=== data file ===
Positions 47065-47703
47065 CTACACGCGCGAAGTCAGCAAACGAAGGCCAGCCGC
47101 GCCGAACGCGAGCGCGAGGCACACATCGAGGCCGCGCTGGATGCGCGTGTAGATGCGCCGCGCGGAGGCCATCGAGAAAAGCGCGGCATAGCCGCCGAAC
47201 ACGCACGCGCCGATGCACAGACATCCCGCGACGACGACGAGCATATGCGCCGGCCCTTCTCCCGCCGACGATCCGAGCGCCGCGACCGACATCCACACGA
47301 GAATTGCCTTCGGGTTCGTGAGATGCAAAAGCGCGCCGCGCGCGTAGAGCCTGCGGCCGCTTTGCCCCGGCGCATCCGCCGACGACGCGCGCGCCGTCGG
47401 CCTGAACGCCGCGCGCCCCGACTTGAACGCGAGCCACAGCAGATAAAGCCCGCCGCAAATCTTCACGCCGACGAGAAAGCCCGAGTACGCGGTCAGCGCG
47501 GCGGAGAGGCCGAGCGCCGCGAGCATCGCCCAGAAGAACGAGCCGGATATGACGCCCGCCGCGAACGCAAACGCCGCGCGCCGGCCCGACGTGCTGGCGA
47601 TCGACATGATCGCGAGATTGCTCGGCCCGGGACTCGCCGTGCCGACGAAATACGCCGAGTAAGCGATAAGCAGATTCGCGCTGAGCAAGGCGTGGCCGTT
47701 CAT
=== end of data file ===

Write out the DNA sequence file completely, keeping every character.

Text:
Positions 47065-47703
47065 CTACACGCGCGAAGTCAGCAAACGAAGGCCAGCCGC
47101 GCCGAACGCGAGCGCGAGGCACACATCGAGGCCGCGCTGGATGCGCGTGTAGATGCGCCGCGCGGAGGCCATCGAGAAAAGCGCGGCATAGCCGCCGAAC
47201 ACGCACGCGCCGATGCACAGACATCCCGCGACGACGACGAGCATATGCGCCGGCCCTTCTCCCGCCGACGATCCGAGCGCCGCGACCGACATCCACACGA
47301 GAATTGCCTTCGGGTTCGTGAGATGCAAAAGCGCGCCGCGCGCGTAGAGCCTGCGGCCGCTTTGCCCCGGCGCATCCGCCGACGACGCGCGCGCCGTCGG
47401 CCTGAACGCCGCGCGCCCCGACTTGAACGCGAGCCACAGCAGATAAAGCCCGCCGCAAATCTTCACGCCGACGAGAAAGCCCGAGTACGCGGTCAGCGCG
47501 GCGGAGAGGCCGAGCGCCGCGAGCATCGCCCAGAAGAACGAGCCGGATATGACGCCCGCCGCGAACGCAAACGCCGCGCGCCGGCCCGACGTGCTGGCGA
47601 TCGACATGATCGCGAGATTGCTCGGCCCGGGACTCGCCGTGCCGACGAAATACGCCGAGTAAGCGATAAGCAGATTCGCGCTGAGCAAGGCGTGGCCGTT
47701 CAT